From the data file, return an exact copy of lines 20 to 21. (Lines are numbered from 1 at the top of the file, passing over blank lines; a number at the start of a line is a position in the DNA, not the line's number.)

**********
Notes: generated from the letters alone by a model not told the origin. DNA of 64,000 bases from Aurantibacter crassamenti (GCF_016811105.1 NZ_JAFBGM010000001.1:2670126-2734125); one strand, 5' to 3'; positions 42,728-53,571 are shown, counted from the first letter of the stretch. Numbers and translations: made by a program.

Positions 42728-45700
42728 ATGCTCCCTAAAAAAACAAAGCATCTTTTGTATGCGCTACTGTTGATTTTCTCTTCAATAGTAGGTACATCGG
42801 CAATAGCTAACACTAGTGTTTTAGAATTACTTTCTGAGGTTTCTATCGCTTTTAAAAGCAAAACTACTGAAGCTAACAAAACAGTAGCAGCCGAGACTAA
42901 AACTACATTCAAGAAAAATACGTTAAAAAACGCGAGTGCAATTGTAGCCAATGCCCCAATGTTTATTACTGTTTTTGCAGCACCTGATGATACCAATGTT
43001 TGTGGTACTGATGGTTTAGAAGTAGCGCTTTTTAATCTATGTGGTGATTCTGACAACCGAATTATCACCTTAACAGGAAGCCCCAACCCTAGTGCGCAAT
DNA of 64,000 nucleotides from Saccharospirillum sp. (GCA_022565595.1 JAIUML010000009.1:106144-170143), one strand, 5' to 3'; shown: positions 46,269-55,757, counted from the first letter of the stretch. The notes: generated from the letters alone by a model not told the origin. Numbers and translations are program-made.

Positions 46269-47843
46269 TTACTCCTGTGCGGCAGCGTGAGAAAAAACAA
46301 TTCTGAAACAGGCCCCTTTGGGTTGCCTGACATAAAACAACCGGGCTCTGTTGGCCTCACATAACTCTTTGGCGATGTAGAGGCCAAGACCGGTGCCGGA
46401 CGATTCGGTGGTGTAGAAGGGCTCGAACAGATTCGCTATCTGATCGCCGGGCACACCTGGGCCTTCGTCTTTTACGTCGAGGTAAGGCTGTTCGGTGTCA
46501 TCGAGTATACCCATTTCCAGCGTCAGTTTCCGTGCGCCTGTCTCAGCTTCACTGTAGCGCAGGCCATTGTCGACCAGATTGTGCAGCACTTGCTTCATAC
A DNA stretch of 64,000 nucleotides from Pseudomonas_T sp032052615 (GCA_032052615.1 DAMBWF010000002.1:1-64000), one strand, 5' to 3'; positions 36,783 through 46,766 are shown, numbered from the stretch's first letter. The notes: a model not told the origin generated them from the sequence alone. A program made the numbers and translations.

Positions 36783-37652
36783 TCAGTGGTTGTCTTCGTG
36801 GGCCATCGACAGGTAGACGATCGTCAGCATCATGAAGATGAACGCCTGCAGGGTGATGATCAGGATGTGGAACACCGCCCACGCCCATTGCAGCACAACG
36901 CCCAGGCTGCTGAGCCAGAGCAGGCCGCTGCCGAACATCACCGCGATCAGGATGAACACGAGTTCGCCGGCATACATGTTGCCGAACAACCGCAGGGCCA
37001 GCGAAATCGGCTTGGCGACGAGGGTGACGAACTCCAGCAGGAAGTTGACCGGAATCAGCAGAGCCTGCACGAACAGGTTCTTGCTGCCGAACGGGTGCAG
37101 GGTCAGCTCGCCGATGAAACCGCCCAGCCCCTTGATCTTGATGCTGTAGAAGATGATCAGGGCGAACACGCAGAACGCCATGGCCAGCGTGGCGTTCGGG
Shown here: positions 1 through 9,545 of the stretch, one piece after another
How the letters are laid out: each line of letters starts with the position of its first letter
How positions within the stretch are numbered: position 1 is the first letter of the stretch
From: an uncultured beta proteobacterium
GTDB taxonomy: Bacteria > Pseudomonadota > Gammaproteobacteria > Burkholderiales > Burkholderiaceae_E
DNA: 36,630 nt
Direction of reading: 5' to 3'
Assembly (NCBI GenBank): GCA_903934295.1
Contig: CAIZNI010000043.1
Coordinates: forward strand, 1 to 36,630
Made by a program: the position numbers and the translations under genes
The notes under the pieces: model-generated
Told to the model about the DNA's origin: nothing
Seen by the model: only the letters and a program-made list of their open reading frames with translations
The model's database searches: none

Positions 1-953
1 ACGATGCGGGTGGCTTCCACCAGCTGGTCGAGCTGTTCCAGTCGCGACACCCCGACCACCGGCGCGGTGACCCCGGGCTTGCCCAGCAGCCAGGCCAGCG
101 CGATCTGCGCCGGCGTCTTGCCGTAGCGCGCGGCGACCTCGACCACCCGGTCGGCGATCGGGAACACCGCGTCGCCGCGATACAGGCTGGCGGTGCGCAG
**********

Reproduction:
Shown here: positions 1 through 9,545 of the stretch, one piece after another
How the letters are laid out: each line of letters starts with the position of its first letter